Melissa Juried Kriebel
Many women know her especially for her presence in products dedicated to skin care: the vitamin A it is in fact widely used in cosmetics. But its function goes far beyond an aesthetic need e you skin health. Why Vitamin A (retinol, retinoic acid, retinaldehyde) is a substance underlying many body functionscome vision, tissue growth and differentiation, cell division, reproduction and immunity. As well as fundamental for its properties antioxidants. Vitamin A, fat-soluble molecule, along with some carotenoids, helps the immune system work properly, helping to control infections. In the West, vitamin A deficiency problems are very rare, since it can be taken directly from foods of animal origin; while it is not present in plant foods, but is assimilated through its precursors, carotenoids, which are converted into vitamin A by the small intestine, then deposited in the liver which, according to the needs of the body, stores it or releases it little by little into the body. One element should be underlined: not all carotenoids in foods are converted into vitamin A, even if they have fundamental properties: they are lycopene, lutein and zeaxanthin. “Carotenoids are found in plant foods (fruits and vegetables) and are responsible for their pigment, red-yellow-orange. Spinach is also rich in itdespite being green because they are covered in chlorophyll”, explains the professor Pier Luigi Rossispecialist in food science and professor at the University of Siena, “both vitamin A and carotenoids have genomic functions”.
Can you explain this concept to us?
“Vitamin A it is the epigenetic key in human cells. We must think that within our cells there are natural biological systems capable, for example, of resisting the accumulation of excess fat, eliminating it. Food is no longer just a consumption of daily calories, but a vehicle of information for our genes. Stimulating positive genes and curbing dangerous ones is the goal of a diet that takes into account genomic activity on cells to reduce excess fat stored inside adipocytes, and thus lose weight in a healthy way. Some carotenoids are then transformed into retinoic acid in the cells. This it has a direct and positive action on DNA and genes. If absent or deficient, DNA is not efficient and you can see and feel it”.
How is this deficiency highlighted?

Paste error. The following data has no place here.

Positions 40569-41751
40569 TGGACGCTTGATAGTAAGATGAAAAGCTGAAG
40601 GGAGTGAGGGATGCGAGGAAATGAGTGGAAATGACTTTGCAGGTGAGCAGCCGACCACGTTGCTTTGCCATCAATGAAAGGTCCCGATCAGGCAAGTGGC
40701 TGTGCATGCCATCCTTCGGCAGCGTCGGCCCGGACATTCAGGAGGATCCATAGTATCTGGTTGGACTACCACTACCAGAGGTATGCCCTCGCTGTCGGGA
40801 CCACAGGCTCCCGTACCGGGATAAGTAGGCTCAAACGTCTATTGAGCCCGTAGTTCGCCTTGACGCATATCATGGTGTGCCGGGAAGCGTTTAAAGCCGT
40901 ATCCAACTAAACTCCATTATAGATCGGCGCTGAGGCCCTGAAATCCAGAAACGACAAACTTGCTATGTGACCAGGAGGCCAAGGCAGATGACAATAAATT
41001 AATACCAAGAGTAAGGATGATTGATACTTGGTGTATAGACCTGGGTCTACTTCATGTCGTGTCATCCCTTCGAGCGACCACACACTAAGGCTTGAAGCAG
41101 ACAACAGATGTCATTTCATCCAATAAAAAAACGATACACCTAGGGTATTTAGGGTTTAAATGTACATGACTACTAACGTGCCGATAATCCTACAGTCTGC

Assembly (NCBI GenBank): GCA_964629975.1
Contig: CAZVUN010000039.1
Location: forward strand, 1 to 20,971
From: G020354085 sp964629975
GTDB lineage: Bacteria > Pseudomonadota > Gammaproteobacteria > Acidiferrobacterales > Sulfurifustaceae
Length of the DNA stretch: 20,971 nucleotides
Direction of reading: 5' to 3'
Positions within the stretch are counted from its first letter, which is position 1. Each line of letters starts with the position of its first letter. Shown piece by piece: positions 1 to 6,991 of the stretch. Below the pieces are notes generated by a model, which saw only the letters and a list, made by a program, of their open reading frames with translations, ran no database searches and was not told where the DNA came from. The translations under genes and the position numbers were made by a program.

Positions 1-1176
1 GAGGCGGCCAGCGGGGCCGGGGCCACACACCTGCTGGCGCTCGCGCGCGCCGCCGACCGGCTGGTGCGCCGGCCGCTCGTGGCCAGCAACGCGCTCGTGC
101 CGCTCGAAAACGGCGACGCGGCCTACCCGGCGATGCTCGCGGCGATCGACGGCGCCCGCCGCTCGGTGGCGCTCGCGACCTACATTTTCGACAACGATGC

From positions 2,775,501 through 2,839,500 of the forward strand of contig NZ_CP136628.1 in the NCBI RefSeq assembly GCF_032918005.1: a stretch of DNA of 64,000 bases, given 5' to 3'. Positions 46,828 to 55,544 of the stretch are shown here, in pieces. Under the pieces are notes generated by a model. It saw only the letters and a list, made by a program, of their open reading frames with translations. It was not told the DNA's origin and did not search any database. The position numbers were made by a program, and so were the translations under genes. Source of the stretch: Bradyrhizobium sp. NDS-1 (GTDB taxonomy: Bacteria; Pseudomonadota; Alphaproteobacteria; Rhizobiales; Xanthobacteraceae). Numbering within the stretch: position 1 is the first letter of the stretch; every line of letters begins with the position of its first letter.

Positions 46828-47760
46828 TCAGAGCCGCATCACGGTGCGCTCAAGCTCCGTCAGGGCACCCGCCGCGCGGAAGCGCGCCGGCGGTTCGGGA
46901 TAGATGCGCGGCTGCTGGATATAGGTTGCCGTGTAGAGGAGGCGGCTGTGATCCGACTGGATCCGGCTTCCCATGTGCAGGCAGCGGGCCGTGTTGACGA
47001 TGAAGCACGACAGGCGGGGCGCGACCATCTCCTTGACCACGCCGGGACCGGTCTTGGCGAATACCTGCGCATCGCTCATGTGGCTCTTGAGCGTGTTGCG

“Con decreased vision and night blindness, chapped lips, brittle nails, impaired protein synthesis and compromised immune system (increases susceptibility to infectious diseases)”.
Where is vitamin A mostly found?
“In fish, fatty meats, eggs, cheeses…”.
So vegetarians who expect an intake of meat derivatives have no problems. What about vegans, given that vitamin A can only be taken through the transformation of carotenoids?
“They have to deal with the problem of bioavailability, ie the ability to absorb nutrients in the body. And cooking promotes the absorption of carotenoids. Let’s take an example with a raw tomato: if I eat it I take only 7-8% of an important carotenoid, lycopene; if I consume instead a tomato cream, I absorb 40% of it! Same speech with carrots: raw they give me a carotene intake of about 10%; eaten cooked, I reach 37%”.
On closer inspection, the problem of the bioavailability of carotenoids could concern everyone, including omnivores.
“Yes, because while on the one hand the risk of A deficiency is very remote, the same cannot be said for carotenoids”.
What is the cause?
“First, we don’t eat enough plant products and then, based on what was said before, we don’t create the conditions at the table to have sufficient bioavailability of these elements, in other words: to allow the molecules of these foods to pass from intestine to blood. It is for this reason, I insist, that vegetables must be eaten cooked, if one wants to guarantee adequate absorption of carotenoids, also favored by the consumption of extra virgin olive oil”.
However, if we eat only cooked vegetables we lose a part of other water-soluble vitamins, i.e. those that dissolve in water. How should we adjust then?
“By eating a plate of raw vegetables (intake of water-soluble vitamins, B complex and vitamin C), and a plate of cooked vegetables in the same meal. Start the meal with a plate of raw vegetables and end the meal with a plate of cooked vegetables”.
If we have carotenoid deficiency, what happens?
“The eye meets blindness, the retinal maculopathy it’s at an alteration of the metabolism as a whole leading to fat accumulation and lack of energy.”
Are vitamin A supplements recommended?
“Supplements need to be absorbed. For instance, a supplement of lutein and zeaxanthin used to combat vision loss in the elderly, it must be bioavailable, i.e. be transported in the blood by a vehicle, from the fatty molecule HDL, the one defined as ‘good cholesterol’. If I have a low HDL, this step does not occur and therefore I do not assimilate lutein or zeaxanthin, not even in the form of a supplement”.